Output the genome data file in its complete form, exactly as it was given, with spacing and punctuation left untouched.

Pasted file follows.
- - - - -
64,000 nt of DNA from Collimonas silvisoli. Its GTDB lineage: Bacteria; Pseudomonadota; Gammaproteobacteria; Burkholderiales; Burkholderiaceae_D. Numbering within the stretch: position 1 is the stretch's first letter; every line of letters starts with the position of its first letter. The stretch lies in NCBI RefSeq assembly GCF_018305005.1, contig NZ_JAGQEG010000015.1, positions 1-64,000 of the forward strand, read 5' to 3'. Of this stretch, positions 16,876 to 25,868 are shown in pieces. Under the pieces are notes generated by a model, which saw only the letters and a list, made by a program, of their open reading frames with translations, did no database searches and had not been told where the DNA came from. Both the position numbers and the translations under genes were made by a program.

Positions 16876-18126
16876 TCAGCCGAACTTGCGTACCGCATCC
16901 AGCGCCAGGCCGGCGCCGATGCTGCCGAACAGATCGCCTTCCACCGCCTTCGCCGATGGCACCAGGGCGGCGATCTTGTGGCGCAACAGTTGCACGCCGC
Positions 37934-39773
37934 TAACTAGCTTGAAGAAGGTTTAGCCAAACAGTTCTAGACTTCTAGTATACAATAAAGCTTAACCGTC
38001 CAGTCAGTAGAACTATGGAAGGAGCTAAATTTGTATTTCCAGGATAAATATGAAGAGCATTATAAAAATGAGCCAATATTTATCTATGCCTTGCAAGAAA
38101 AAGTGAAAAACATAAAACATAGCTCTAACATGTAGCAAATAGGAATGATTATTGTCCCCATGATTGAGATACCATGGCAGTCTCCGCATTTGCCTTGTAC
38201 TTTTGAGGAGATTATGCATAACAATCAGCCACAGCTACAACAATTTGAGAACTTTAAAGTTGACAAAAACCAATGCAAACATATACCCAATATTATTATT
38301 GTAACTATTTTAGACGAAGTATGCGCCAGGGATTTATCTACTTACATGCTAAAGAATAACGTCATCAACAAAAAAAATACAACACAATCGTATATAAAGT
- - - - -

64,000 nt of DNA from Collimonas silvisoli. Its GTDB lineage: Bacteria; Pseudomonadota; Gammaproteobacteria; Burkholderiales; Burkholderiaceae_D. Numbering within the stretch: position 1 is the stretch's first letter; every line of letters starts with the position of its first letter. The stretch lies in NCBI RefSeq assembly GCF_018305005.1, contig NZ_JAGQEG010000015.1, positions 1-64,000 of the forward strand, read 5' to 3'. Of this stretch, positions 16,876 to 25,868 are shown in pieces. Under the pieces are notes generated by a model, which saw only the letters and a list, made by a program, of their open reading frames with translations, did no database searches and had not been told where the DNA came from. Both the position numbers and the translations under genes were made by a program.

Positions 16876-18126
16876 TCAGCCGAACTTGCGTACCGCATCC
16901 AGCGCCAGGCCGGCGCCGATGCTGCCGAACAGATCGCCTTCCACCGCCTTCGCCGATGGCACCAGGGCGGCGATCTTGTGGCGCAACAGTTGCACGCCGC
Positions 37934-39773
37934 TAACTAGCTTGAAGAAGGTTTAGCCAAACAGTTCTAGACTTCTAGTATACAATAAAGCTTAACCGTC
38001 CAGTCAGTAGAACTATGGAAGGAGCTAAATTTGTATTTCCAGGATAAATATGAAGAGCATTATAAAAATGAGCCAATATTTATCTATGCCTTGCAAGAAA
38101 AAGTGAAAAACATAAAACATAGCTCTAACATGTAGCAAATAGGAATGATTATTGTCCCCATGATTGAGATACCATGGCAGTCTCCGCATTTGCCTTGTAC
38201 TTTTGAGGAGATTATGCATAACAATCAGCCACAGCTACAACAATTTGAGAACTTTAAAGTTGACAAAAACCAATGCAAACATATACCCAATATTATTATT
38301 GTAACTATTTTAGACGAAGTATGCGCCAGGGATTTATCTACTTACATGCTAAAGAATAACGTCATCAACAAAAAAAATACAACACAATCGTATATAAAGT